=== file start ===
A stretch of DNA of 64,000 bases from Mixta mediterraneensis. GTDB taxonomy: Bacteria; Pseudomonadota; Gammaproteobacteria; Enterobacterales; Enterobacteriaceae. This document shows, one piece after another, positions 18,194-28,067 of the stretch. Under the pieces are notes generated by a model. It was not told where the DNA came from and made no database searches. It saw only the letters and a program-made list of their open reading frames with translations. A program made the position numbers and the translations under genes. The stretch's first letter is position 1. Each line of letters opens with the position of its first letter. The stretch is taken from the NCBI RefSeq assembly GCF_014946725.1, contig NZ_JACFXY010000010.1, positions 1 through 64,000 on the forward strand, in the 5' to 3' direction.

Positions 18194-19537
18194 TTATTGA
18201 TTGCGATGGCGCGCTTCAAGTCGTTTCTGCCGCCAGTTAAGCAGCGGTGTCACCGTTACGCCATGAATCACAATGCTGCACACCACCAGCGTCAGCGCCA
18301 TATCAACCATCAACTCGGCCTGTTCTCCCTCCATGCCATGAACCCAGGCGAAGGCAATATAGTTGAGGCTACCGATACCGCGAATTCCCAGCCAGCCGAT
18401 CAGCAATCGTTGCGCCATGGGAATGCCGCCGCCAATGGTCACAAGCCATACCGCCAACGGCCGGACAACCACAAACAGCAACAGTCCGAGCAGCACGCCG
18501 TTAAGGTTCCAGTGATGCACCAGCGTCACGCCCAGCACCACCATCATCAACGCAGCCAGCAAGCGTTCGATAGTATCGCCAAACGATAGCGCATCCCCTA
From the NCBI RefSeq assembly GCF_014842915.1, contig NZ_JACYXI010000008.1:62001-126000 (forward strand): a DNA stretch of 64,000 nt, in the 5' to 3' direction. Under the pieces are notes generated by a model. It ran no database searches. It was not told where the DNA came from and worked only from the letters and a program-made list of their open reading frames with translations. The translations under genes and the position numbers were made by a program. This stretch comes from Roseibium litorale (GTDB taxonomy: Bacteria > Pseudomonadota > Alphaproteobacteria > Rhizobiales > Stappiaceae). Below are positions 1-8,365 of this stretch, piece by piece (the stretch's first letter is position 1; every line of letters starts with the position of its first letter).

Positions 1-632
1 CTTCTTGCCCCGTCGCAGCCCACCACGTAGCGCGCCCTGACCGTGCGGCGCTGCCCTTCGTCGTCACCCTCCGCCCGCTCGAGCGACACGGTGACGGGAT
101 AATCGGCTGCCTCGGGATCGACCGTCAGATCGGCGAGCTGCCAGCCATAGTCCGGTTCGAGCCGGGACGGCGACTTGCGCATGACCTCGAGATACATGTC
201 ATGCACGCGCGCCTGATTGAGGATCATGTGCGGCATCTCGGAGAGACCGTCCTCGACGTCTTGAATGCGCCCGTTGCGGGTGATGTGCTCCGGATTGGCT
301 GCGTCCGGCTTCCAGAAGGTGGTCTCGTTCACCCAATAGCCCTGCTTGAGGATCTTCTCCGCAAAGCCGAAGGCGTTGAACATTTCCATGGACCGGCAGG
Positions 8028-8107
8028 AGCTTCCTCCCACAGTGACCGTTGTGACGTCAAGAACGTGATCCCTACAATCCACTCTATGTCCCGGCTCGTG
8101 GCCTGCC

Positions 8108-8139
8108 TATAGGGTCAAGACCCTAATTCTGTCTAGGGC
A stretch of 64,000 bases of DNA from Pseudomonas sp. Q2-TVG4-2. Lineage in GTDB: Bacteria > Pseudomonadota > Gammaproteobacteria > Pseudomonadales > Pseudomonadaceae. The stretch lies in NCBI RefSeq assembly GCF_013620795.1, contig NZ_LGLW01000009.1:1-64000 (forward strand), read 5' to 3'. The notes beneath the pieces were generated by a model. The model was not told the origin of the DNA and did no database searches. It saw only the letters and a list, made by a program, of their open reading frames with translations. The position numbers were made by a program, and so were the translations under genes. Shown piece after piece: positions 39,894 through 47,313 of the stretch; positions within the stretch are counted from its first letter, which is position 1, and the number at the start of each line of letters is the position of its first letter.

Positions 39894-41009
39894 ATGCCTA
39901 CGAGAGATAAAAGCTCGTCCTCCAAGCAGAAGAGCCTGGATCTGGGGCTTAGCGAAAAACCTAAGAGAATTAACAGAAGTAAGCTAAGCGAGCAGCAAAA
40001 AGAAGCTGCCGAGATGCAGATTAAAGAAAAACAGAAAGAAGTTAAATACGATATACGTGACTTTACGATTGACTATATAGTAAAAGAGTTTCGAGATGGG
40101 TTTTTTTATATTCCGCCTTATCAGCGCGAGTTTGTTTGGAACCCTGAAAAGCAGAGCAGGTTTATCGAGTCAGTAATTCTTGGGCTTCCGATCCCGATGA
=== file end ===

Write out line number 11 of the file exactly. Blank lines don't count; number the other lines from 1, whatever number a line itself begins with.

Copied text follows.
101 AATCGGCTGCCTCGGGATCGACCGTCAGATCGGCGAGCTGCCAGCCATAGTCCGGTTCGAGCCGGGACGGCGACTTGCGCATGACCTCGAGATACATGTC